15 September 2020

Parenting Expert Collaborates With Clinical Psychologist To Help Children Impacted By Domestic Abuse

Childhood trauma expert and author Jane Evans is collaborating with leading clinical psychologist Dr Asha Patel of Innovating Minds, to offer a globally available programme to help children impacted by domestic abuse and or violence, particularly during the Covid19 pandemic.

Both experts in their own fields, they have come together as they recognise that incidents of domestic violence and abuse have risen dramatically during lockdown.

The United Nations has called domestic abuse the ‘shadow pandemic’ as it estimates incidents globally have increased by at least 20 percent.

Researchers at the Counting Dead Women Project have told UK MPs that 14 women and two children were killed in the first three weeks of lockdown. The figure is the largest number of killings in a three-week period for 11 years and more than double the average rate.

Innovating Minds is a multi award-winning social enterprise which invests surplus funds into supporting children who have witnessed domestic abuse. Jane and Asha are combining their expertise to provide support for children around the world.

Chippenham-based Jane is known internationally for her work with parents and children. She’s also the author of a number of books to which help adults explore and discuss difficult issues with children including one on domestic abuse called How Are You Feeling Today Baby Bear?

She said: “Domestic abuse is terrible for a child at any time. However, with lockdown and children ‘disappearing’ and mostly being at home, the NSPCC has revealed that: “contacts to our helpline about the impact of domestic abuse on children have increased by 32 percent since the start of the lockdown, to an average of one an hour.’ This is why we are acting now as we believe there’s a storm to come. For some children, school is a safe space for them and that safe space has been taken away.”

Asha, who is based in Birmingham, said: “Healthcare workers, schools and social workers are preparing themselves to cope with a tsunami of referrals to statutory mental health services. This will have an effect on waiting lists so it is important now, more than ever, that we upskill schools, social workers, early help workers and community organisations to deliver support to children impacted by domestic abuse. Early intervention is crucial to a child’s emotional wellbeing and education”.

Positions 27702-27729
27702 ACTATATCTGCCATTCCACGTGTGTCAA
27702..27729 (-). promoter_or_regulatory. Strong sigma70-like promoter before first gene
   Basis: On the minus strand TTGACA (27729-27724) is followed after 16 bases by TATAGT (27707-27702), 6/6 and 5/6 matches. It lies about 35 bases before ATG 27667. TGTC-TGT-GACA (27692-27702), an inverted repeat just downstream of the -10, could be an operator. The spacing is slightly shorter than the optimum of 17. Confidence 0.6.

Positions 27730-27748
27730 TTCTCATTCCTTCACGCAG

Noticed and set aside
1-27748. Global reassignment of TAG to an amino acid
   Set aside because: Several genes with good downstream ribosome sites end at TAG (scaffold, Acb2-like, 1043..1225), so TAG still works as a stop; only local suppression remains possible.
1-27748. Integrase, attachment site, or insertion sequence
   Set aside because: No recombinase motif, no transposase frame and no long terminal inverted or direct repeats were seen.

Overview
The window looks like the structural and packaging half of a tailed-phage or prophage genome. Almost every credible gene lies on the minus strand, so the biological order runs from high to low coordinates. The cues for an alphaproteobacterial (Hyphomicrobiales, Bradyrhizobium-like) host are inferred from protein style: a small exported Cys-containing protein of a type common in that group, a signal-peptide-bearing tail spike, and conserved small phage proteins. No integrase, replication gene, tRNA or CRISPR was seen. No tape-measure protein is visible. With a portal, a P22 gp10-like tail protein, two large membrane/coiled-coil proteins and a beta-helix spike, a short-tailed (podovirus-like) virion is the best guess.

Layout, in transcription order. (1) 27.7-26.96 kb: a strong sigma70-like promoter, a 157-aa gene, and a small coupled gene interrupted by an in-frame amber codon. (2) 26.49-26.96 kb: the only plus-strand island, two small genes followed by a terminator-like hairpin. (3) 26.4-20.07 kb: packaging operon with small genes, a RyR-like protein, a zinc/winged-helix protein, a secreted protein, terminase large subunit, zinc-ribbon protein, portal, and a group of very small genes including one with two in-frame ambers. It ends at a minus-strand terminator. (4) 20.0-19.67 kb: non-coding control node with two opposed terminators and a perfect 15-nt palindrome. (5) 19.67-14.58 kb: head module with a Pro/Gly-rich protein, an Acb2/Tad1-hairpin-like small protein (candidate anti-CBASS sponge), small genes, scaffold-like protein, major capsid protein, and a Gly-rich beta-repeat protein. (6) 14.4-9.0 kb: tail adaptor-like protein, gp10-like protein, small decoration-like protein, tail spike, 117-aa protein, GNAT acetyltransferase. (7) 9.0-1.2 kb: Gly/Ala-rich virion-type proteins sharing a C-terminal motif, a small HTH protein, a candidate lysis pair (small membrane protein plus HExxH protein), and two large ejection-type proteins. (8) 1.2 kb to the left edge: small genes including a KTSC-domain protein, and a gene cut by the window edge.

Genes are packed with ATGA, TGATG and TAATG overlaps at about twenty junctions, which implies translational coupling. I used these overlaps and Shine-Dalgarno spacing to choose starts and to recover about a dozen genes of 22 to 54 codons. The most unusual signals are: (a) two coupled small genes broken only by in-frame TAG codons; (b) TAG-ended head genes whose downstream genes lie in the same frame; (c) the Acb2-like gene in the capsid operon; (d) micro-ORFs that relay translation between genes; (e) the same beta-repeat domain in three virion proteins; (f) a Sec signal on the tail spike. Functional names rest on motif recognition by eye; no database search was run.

Asha and Jane have worked together to create The Healing Together Facilitator Programme. It is aimed at those who work with children at both primary and secondary schools or in other community settings. It will help individuals become trauma aware and give them the skills and understanding to help children who have experienced or witnessed domestic abuse and violence.

Asha said: “This course will enable children to access therapeutic help from people they trust, in a space where they feel safe. This is a unique programme as every aspect (videos, worksheets, training) has been developed through a trauma-informed lens. Experience has shown us at Innovating Minds that this is the best strategy, as children need to connect with their bodies and feelings to aid their journey to recovery”.

Jane said: “We need to help begin to give children and young people insights into ways to feel calmer and safer in their own bodies and brains. As this can’t happen when they are living with daily uncertainties, threats and abuse.

Adults in children’s daily lives, at school and in the community, need to understand that certain behaviours can be manifested by children who are traumatised – they must not be simply seen as ‘really naughty’ or ‘unmanageable.’ Children need to feel safe and supported. We hope to teach these skills to those who work with children and who care about the adults they will become.”

 

Reproduced from an article in Business Biscuit

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